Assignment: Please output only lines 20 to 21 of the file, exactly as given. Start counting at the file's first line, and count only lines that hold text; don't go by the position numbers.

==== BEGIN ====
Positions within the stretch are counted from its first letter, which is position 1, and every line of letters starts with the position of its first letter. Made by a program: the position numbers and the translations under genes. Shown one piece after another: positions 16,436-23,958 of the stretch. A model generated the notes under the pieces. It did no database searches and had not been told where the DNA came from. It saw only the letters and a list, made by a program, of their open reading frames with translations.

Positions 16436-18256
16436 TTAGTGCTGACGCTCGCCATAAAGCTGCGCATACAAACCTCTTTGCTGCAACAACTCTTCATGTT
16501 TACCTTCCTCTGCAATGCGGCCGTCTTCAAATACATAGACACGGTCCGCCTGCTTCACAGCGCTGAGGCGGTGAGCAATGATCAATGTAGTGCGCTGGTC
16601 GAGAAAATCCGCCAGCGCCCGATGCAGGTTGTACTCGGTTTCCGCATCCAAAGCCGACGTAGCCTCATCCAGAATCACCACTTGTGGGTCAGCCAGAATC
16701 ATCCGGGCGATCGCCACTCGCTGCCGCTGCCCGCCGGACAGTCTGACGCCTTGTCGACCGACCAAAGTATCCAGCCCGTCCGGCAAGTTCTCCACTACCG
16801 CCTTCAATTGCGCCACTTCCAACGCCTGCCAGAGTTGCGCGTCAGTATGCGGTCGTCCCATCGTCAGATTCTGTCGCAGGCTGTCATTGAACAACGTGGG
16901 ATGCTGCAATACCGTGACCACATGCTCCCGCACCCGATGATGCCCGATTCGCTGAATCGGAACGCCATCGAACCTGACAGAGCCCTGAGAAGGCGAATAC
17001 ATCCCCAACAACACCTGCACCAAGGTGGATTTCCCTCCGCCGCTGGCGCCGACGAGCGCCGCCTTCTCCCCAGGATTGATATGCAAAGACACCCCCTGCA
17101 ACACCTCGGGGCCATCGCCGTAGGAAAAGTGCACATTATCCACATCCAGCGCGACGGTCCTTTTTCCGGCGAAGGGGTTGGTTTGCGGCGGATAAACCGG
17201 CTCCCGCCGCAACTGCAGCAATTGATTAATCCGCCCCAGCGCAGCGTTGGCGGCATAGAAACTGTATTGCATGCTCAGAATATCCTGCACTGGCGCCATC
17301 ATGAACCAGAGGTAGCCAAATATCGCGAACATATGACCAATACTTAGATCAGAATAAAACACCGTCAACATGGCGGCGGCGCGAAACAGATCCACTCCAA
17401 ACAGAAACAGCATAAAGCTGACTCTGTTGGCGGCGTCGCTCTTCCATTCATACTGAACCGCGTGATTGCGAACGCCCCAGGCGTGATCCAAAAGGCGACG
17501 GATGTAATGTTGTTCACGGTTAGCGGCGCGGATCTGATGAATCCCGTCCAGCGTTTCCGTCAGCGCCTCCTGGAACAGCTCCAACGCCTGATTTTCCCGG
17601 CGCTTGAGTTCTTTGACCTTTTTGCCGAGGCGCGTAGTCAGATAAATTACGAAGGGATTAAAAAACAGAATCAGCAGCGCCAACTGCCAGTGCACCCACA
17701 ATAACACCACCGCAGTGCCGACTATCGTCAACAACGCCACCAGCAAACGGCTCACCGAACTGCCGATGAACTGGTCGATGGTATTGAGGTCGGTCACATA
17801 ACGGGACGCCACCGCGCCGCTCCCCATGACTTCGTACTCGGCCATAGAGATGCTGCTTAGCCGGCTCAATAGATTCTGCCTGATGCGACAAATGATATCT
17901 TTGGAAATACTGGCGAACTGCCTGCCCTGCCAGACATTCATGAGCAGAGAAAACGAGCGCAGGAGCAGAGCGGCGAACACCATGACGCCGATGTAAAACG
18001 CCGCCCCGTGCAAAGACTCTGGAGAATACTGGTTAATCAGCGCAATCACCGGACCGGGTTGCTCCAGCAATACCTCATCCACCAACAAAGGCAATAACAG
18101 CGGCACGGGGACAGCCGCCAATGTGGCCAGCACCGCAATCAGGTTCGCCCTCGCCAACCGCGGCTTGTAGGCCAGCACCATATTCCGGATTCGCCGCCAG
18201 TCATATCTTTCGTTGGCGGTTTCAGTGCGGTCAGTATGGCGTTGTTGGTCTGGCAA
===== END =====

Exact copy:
18101 CGGCACGGGGACAGCCGCCAATGTGGCCAGCACCGCAATCAGGTTCGCCCTCGCCAACCGCGGCTTGTAGGCCAGCACCATATTCCGGATTCGCCGCCAG
18201 TCATATCTTTCGTTGGCGGTTTCAGTGCGGTCAGTATGGCGTTGTTGGTCTGGCAA